June 25, 2019
Researchers have unlocked the genetic code of a novel type of parechovirus circulating in Australia every two years and causing severe disease mostly in infants less than three months of age.
In cases tested from an Australia-wide database of the 2017–2018 outbreak, a specific strain of parechovirus type 3 caused serious disease mainly in infants including sepsis-like illness and meningitis.
The study showed the same virus strain has caused at least three outbreaks in Australia in the 2013–2014, 2015–2016 and 2017–2018 seasons.
The number of cases of severe hospitalised parechovirus illness has increased across the three outbreaks, with more than 200 cases in 2017–2018.
The research, published in Scientific Reports, was funded by the National Health and Medical Research Council (NHMRC) of Australia through a Centre of Research Excellence called the Australian Partnership for Preparedness Research on Infectious Diseases Emergencies (APPRISE).
Senior author, Professor Soren Alexandersen, Director of the Geelong Centre for Emerging Infectious Diseases (GCEID, a partnership between Barwon Health, CSIRO and Deakin University) and APPRISE researcher, said the parechovirus strain is evolving between outbreaks.
“The genetic analysis across outbreaks creates a ‘molecular clock’ for us and we have found genetic changes that could indicate the virus is evolving to cause more severe disease.”
“Although this more severe strain of parechovirus has not been reported anywhere else in the world, the genetic changes suggest the virus is also circulating and evolving outside of Australia in between our outbreaks,” Professor Alexandersen said.
The genetic analysis was performed on clinical samples and data brought together by an APPRISE Australia-wide collaborative project aimed at preparing for any future outbreaks.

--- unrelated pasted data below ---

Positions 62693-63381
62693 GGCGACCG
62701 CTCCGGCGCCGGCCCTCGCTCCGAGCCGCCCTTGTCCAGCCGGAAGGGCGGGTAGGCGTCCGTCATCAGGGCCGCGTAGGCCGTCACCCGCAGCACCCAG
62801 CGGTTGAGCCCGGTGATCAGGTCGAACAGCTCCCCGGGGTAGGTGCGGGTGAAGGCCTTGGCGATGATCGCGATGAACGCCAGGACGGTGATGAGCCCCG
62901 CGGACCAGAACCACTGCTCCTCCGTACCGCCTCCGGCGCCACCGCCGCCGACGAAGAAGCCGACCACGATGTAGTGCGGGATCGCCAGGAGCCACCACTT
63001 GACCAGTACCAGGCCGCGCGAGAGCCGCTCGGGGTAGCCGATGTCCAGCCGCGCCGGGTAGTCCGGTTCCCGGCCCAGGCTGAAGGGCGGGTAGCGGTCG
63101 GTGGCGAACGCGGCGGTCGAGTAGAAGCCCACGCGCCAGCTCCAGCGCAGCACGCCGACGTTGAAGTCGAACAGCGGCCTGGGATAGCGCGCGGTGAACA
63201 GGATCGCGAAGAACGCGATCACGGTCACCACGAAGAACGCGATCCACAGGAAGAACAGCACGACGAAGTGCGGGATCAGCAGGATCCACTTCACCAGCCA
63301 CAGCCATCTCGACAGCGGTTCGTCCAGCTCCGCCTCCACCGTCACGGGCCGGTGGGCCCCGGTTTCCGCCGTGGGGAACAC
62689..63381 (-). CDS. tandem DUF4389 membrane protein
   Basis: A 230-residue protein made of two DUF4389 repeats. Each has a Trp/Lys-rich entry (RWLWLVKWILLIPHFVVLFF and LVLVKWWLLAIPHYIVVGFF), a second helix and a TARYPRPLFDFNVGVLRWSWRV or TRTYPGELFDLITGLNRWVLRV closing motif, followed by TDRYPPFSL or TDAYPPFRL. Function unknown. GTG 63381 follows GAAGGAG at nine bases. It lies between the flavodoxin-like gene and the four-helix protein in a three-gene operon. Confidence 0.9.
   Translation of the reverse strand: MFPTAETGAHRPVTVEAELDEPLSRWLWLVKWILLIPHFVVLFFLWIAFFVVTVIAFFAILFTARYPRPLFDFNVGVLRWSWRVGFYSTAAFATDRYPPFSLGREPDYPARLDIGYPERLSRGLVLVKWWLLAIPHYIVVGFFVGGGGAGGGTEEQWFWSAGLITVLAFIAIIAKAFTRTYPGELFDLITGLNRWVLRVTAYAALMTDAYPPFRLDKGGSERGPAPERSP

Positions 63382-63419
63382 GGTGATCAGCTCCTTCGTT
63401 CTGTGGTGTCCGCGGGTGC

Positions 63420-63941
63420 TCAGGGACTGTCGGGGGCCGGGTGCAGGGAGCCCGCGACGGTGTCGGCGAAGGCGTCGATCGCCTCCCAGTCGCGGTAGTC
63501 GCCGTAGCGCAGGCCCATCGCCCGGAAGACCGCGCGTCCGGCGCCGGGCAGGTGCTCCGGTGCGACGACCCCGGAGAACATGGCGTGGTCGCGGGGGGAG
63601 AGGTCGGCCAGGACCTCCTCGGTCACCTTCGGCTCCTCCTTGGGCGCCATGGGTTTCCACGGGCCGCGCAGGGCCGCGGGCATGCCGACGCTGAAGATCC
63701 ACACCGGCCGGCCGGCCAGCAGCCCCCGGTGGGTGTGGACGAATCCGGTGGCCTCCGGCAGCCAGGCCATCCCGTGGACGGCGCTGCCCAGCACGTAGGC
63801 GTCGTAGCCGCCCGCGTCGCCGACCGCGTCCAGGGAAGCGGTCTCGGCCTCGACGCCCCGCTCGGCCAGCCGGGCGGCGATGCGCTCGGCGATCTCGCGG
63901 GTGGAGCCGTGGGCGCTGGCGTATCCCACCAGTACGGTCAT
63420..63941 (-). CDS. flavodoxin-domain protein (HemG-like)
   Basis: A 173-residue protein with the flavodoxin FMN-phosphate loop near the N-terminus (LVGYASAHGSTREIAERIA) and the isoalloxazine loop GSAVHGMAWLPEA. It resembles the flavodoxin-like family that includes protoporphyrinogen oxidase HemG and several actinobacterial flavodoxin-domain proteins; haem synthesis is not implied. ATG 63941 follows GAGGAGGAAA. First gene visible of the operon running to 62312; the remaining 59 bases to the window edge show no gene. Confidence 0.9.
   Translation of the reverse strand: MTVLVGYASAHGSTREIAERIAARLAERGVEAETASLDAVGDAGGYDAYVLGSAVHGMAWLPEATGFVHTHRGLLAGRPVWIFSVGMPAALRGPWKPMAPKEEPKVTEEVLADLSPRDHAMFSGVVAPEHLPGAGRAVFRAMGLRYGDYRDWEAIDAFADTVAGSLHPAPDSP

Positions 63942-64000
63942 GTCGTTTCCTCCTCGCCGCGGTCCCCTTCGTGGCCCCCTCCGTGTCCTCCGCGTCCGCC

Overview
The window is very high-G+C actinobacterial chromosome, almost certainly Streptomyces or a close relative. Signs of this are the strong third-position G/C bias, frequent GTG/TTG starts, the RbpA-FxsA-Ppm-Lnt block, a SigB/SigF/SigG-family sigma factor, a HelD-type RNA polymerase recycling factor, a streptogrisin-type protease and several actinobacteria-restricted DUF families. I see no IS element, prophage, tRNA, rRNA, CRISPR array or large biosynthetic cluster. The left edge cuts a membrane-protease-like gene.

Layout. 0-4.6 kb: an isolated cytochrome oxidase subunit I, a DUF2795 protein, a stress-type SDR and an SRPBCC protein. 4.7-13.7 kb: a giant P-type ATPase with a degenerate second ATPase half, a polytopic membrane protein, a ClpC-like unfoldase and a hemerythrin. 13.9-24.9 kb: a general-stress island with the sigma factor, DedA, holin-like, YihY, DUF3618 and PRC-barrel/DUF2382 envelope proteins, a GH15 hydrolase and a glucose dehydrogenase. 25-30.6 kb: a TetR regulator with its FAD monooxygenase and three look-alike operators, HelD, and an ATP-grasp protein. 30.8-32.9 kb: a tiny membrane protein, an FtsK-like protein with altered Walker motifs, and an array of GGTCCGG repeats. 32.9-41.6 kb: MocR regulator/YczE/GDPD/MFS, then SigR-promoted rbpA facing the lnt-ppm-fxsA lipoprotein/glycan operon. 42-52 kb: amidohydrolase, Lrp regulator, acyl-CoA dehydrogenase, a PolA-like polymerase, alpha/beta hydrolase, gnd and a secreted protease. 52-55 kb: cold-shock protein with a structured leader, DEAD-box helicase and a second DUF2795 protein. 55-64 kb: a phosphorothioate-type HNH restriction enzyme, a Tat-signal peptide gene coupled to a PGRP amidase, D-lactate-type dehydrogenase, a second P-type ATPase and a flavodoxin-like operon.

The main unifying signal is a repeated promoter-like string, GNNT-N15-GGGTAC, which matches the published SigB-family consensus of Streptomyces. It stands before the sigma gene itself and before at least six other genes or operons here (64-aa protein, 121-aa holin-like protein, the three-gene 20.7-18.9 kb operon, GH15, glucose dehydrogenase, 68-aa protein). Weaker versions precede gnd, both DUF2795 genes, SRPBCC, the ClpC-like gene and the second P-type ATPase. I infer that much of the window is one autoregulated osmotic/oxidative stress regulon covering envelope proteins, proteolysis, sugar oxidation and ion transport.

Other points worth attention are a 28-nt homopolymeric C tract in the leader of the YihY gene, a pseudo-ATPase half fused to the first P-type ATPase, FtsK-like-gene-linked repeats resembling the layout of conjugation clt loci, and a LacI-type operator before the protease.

Co-author, Dr Philip Britton, Senior lecturer at the University of Sydney School of Medicine, said the project also enabled the researchers to design a single database for harmonised collection of information from all of the Australian parechovirus cases from the 2017/18 outbreak.
“We can’t predict the future, but if we were to have another epidemic over the 2019–2020 season, our ability to undertake real-time data collection will allow us to compare the features of a future epidemic with past epidemics to better understand the evolution of this virus that is of clinical and public health significance to Australia.”
“The databases will also allow researchers to better answer important public health questions such as how does the parechovirus spread through communities and what are the major locations and risk factors for transmission.”
Dr Britton said the project networked specialist virology laboratories at GCEID and the Victorian Infectious Diseases Reference Laboratory and major children’s hospitals around Australia – The Children’s Hospital at Westmead, Sydney Children’s Hospital Randwick, Queensland Children’s Hospital, Royal Children’s Hospital Melbourne and Perth Children’s Hospital.
“We hope our work will also lead to greater international collaborations to really understand the global genotypes of this virus and any correlations with the severity of the disease.”
Chamings A, Druce J, Caly L, Yoga Y, Britton PN, Macartney K, Alexandersen S. Evolutionary analysis of human parechovirus type 3 and clinical outcomes of infection during the 2017–18 Australian epidemic. Scientific Reports 9:8906 https://doi.org/10.10
Britton, PN, Jones CA, Macartney K, Cheng AC. Parechovirus: an important emerging infection in young infants. Medical Journal of Australia 208(8):365–369. https://doi.org/10.5694/mja18.00149